SHELBY, Neb. — The groundswell continues to grow for soil health as an on-farm business and environmental strategy, with more Nebraska farmers ready to take that first step. To help them learn from their peers and answer tough questions on adopting new ag practices, the Soil Health Partnership will host a field day in Shelby, Nebraska on Thursday, Sept. 6.
Practices that improve soil health are taking on elevated importance as a means to protect topsoil, helping farmers manage extreme weather, increase profitability, protect water quality and sequester carbon. These practices include reducing tillage, growing cover crops and adopting advanced nutrient management strategies.
The Sept. 6 event takes place 10 a.m. – 12:00 p.m. at the American Legion Hall in Shelby, and is hosted by SHP farmer Greg Whitmore. Field day topics will include:
- Guest speaker Mike Zwingman, Verdesian Life Sciences
- Nutrient management with cover crops
- Managing for herbicide resistance
- A guest weed specialist from University of Nebraska – Lincoln
- Soil Health Partnership update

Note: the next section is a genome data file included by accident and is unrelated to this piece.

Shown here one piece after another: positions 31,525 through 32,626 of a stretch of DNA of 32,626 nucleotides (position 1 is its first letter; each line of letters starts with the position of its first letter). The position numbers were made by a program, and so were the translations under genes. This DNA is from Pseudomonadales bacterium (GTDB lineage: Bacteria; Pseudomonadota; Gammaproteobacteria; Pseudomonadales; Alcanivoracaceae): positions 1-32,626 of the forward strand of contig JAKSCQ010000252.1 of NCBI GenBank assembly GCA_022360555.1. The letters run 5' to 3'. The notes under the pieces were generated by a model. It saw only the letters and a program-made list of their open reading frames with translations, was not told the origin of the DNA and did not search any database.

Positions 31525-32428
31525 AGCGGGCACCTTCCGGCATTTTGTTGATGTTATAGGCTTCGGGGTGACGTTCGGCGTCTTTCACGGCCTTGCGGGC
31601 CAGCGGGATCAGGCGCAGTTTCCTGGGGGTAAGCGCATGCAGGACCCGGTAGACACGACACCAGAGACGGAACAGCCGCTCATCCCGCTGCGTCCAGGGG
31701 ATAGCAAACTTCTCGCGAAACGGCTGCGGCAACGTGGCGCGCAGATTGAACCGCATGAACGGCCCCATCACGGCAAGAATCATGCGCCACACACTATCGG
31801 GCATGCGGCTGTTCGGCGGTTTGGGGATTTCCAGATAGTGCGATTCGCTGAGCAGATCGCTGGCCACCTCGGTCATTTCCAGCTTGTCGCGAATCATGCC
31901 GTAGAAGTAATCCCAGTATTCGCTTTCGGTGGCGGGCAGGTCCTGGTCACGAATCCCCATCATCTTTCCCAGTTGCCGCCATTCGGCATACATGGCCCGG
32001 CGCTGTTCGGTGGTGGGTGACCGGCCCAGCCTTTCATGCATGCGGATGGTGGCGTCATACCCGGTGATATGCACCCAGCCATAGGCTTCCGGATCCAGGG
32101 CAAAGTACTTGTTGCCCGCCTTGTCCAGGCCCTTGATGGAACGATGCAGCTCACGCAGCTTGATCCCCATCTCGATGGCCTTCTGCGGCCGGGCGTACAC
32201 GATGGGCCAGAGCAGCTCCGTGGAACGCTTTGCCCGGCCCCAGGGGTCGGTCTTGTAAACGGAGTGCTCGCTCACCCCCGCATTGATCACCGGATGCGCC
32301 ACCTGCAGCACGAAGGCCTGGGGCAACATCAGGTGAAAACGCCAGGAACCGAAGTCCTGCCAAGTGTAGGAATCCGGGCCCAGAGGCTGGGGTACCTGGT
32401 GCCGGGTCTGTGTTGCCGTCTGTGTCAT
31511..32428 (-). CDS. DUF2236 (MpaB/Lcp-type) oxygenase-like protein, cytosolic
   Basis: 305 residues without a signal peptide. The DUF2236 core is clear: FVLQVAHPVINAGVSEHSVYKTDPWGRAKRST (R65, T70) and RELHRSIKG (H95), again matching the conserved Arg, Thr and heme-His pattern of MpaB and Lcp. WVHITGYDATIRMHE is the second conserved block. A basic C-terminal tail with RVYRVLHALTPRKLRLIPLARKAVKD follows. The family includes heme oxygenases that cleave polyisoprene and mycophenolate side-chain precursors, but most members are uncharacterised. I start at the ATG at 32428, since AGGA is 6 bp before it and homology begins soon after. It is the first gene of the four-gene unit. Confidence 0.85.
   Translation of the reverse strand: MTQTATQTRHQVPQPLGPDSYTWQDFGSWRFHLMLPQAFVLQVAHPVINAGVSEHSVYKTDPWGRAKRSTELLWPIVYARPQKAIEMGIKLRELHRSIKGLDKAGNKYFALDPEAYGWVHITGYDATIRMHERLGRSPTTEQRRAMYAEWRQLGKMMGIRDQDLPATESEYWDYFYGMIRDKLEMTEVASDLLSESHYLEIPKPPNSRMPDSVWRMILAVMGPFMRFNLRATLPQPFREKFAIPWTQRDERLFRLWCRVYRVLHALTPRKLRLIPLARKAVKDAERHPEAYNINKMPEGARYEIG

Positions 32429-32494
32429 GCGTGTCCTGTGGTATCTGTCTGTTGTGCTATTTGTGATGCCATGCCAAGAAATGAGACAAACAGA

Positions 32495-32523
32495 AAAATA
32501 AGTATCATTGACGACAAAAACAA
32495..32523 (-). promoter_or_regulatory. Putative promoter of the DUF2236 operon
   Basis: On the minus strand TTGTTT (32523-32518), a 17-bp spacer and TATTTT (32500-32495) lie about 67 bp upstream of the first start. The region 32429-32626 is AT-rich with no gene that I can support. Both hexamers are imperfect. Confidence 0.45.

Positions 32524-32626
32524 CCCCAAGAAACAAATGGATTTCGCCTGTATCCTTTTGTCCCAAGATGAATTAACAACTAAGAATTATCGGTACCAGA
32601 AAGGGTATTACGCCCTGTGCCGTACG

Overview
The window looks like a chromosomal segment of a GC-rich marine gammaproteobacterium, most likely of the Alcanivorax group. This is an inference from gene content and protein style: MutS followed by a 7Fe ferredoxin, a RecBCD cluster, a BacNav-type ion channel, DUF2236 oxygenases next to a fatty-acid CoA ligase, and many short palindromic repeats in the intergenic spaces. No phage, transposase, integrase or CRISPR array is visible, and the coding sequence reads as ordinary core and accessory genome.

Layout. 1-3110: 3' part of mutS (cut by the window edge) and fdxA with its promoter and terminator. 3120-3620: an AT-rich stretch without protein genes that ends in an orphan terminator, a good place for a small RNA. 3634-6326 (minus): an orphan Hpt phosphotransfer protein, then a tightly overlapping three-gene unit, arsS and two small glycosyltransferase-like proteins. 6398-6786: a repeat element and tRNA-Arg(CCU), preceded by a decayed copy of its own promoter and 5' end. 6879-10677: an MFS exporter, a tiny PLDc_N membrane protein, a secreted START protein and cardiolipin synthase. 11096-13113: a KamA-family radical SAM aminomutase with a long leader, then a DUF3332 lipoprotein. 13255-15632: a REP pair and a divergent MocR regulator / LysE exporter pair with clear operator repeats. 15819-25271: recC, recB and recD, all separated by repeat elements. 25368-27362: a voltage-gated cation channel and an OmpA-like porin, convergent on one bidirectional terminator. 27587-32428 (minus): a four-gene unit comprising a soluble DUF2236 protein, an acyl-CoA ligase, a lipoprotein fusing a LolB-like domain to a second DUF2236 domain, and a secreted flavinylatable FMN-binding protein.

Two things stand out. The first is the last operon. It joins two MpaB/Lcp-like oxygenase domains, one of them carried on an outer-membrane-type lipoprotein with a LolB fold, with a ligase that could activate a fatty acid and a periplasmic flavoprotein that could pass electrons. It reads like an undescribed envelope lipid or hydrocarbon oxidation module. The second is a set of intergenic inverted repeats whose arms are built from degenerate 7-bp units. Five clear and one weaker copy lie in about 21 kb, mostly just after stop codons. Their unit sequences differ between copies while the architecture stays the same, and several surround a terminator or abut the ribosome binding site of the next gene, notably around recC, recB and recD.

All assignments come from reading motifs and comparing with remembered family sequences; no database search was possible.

“As interest in soil health as an on-farm strategy continues to grow, our farmer-partners make our best teachers for sharing good soil health practices with their peers,” said Jacob Ness, western Iowa and Nebraska field manager for SHP. “Our field days are designed to encourage farmer networking and sharing information on these emerging soil health practices, and the results they’ve seen.”
The field day includes a complimentary lunch for registrants. To register or for a list of field days in Iowa and other Midwestern states, visit www.soilhealthpartnership.org.
An initiative of the National Corn Growers Association, the Soil Health Partnership works closely with diverse organizations including commodity groups, industry, foundations, federal agencies, universities and well-known environmental groups toward common goals.
About the Soil Health Partnership
The Soil Health Partnership is a farmer-led initiative that fosters transformation in agriculture through improved soil health, benefiting both farmer profitability and the environment. With more than 100 working farms enrolled in 14 states, the SHP tests, measures and advances progressive farm management practices that will enhance sustainability and farm economics for generations to come. SHP brings together broad and diverse partners to work towards common goals. Administered by the National Corn Growers Association, the SHP’s vision is driven by initial and continuing funding and guidance from NCGA, Foundation for Food and Agriculture Research, The General Mills Foundation, Midwest Row Crop Collaborative, Monsanto, National Wheat Foundation, Natural Resources Conservation Service, Pisces and the Walton Family Foundation, with technical support from The Nature Conservancy and the Environmental Defense Fund. For more, visit soilhealthpartnership.org.